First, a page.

Undersea anchors of ice that help prevent Antarctica’s land ice from slipping into the ocean are shrinking at more than twice the rate compared with 50 years ago, research shows.

More than a third of these frozen moorings, known as pinning points, have decreased in size since the turn of the century, experts say.

Further deterioration of pinning points, which hold in place the floating ice sheets that fortify Antarctica’s land ice, would accelerate the continent’s contribution to rising sea levels, scientists warn.

Floating ice sheets fringe 75 per cent of Antarctica’s coastline and cover an area equivalent to the size of Greenland.

The findings are part of the first ever study of changes in the thickness of Antarctic ice shelves – extensions of land ice that float on the ocean – stretching back to 1973. Previous observations only date from 1992.

Researchers from the University of Edinburgh used satellite imagery from the NASA/United States Geographical Survey (USGS) Landsat program’s fifty-year-old archive to track variations in the appearances pinning points on the ice’s surface.

Pinning points form when part of a floating ice sheet anchors itself to an elevation on the ocean floor, creating a visible bump on the otherwise smooth ice shelf surface.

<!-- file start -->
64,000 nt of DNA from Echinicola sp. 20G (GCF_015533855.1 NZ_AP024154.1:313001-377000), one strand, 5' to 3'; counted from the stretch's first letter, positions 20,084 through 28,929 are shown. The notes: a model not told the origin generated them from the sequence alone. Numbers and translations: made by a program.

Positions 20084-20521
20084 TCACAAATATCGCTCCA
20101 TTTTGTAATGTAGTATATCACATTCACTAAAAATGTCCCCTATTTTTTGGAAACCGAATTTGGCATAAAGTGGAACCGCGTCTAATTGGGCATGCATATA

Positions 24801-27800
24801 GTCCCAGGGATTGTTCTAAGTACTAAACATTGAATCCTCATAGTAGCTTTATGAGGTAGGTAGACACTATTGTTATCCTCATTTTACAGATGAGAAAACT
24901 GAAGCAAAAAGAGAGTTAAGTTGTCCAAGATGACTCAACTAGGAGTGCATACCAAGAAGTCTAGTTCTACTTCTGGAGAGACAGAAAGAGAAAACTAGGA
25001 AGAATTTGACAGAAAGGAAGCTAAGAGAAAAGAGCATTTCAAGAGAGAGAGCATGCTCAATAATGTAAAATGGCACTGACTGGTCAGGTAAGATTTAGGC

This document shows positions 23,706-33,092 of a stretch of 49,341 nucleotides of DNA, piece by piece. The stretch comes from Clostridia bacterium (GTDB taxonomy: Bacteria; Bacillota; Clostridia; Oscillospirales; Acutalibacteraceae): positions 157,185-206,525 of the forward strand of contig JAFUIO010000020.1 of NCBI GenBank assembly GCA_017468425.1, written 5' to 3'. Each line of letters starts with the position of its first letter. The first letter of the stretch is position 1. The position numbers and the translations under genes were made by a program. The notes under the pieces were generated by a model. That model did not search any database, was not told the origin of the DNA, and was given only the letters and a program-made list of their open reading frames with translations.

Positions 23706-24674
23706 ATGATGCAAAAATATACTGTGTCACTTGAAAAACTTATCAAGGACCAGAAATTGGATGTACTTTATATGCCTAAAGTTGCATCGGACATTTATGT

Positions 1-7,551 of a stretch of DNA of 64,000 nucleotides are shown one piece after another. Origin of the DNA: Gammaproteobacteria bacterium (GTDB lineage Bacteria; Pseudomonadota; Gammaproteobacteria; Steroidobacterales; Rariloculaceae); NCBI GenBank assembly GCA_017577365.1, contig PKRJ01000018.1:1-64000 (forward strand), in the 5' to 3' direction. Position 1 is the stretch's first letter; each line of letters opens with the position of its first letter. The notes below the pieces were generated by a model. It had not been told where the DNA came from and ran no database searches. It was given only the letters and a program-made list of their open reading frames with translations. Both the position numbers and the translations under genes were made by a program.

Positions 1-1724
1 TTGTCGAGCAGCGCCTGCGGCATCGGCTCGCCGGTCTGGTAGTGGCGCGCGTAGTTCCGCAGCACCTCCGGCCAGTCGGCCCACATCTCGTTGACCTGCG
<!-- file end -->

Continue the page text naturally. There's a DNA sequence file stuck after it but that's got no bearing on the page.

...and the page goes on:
Using changes in pinning points as a reliable proxy for variations in the thickness of ice shelves, the team measured changes in these features during three periods: from 1973 to 1989, 1990 to 2000 and from 2000 to 2022.

The scientists found that only 15 per cent of pinning points reduced in size from 1973 to 1989, leading to small localised pockets of thinning ice shelves.

However, a widespread acceleration and unanchoring of ice shelves from pinning points began in the 1990s in the western Antarctic Peninsula and the Amundsen Sea.

The number of pinning points that shrank increased to 25 per cent from 1990 to 2000 and 37 per cent from 2000 to 2022.

“The switch over the past 50 years from relatively limited and regionally concentrated ice shelf melt, to much more widespread unanchoring, is striking. The ongoing concern is how many more of these vitally important pinning points will begin to melt away in the coming 50 years.” said Dr Bertie Miles Lead author, Leverhulme Early Career Fellow, School of GeoSciences, University of Edinburgh.


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